Design flexibility and modularity have emerged as powerful tools in the development of functional self-assembled peptide nanostructures. In particular, the tendency of peptides to form fibrils and nanotubes has motivated the investigation of electron and, more recently, proton transport in their fibrous films. In this study, we present a detailed characterization by impedance spectroscopy of films of self-assembled cyclic octa-d,l-α-peptide self-assembled nanotubes with amine side chains that promote proton transport. We show that the conductivity of the peptide nanotube film, which is in the range of 0.3 mS cm-1, is within the same order of magnitude as that of ultrathin films of Nafion, a benchmark proton conducting polymer. In addition, we show that while slow diffusion processes at the interface are present for both films, additional interface effects occur in the peptide nanotube films at the same rate as their bulk proton transport effects, further limiting charge transport at the interface. Overall, our studies demonstrate the great potential of using peptides as building blocks for the preparation of bioinspired supramolecular proton conducting polymers with improved conductivity with respect to that of natural systems.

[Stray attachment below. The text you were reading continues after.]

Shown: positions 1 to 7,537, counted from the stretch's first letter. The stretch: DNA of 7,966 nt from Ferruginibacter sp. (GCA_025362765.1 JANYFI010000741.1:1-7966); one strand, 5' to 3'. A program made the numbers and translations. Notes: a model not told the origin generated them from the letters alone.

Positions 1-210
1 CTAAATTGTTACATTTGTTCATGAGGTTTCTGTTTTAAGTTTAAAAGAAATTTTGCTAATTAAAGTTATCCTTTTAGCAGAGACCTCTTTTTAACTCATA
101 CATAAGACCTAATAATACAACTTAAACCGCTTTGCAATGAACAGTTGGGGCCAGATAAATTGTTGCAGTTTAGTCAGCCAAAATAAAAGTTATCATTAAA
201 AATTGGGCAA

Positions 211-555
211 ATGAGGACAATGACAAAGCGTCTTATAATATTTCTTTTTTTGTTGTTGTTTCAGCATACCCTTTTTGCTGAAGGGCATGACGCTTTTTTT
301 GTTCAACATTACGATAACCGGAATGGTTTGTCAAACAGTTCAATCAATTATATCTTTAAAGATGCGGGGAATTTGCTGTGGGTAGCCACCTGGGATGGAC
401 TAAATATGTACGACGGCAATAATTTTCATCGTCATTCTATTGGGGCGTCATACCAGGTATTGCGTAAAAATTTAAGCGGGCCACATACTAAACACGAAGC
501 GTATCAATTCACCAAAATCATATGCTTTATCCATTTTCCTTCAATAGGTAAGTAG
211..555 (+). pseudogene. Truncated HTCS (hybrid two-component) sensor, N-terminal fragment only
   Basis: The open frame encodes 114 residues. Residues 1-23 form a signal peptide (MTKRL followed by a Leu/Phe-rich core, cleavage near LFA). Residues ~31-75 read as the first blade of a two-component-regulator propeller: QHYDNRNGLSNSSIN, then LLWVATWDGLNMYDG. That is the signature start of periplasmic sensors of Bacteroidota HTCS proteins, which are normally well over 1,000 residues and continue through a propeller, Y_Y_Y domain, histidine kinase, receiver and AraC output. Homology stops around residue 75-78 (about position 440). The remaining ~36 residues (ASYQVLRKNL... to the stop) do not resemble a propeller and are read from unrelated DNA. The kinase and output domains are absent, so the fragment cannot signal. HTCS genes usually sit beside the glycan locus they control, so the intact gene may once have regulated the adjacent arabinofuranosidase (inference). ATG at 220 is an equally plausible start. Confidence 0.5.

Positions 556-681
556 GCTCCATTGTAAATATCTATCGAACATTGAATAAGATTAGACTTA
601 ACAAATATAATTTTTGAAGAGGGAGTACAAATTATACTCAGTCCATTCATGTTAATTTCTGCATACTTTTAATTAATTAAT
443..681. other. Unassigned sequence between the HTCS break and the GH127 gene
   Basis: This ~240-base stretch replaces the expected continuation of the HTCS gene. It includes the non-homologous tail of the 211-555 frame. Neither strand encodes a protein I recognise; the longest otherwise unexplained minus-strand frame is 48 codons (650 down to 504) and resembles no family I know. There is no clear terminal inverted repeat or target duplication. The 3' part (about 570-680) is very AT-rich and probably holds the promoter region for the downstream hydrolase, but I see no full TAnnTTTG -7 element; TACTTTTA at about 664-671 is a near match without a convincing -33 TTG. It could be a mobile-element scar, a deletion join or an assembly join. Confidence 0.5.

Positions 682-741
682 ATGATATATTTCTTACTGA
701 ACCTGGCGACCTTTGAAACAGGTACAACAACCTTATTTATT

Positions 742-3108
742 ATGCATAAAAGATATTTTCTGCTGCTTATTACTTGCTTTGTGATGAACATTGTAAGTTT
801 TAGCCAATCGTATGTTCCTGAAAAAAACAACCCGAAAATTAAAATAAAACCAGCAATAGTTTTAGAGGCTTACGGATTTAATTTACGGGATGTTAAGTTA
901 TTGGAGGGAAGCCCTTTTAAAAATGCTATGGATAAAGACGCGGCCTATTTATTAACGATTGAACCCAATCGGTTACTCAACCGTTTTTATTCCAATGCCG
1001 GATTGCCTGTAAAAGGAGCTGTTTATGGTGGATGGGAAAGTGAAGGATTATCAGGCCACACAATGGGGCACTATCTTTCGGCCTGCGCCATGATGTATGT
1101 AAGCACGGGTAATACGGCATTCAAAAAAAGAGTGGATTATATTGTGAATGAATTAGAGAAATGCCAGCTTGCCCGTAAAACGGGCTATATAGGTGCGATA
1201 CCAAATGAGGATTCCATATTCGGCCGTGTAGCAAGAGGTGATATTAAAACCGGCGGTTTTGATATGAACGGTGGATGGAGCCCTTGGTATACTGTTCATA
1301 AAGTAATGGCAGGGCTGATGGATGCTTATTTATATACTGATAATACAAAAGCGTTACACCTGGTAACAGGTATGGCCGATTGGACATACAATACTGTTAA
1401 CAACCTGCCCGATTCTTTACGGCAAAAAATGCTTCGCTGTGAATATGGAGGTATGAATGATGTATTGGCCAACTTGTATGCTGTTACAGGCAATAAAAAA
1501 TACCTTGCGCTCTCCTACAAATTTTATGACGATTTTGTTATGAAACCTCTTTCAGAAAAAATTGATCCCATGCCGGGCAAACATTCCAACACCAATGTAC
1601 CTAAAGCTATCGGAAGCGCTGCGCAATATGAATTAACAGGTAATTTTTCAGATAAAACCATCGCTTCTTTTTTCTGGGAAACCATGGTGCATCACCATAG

ASJC Scopus subject areas
- Physical and Theoretical Chemistry
- Surfaces, Coatings and Films
- Materials Chemistry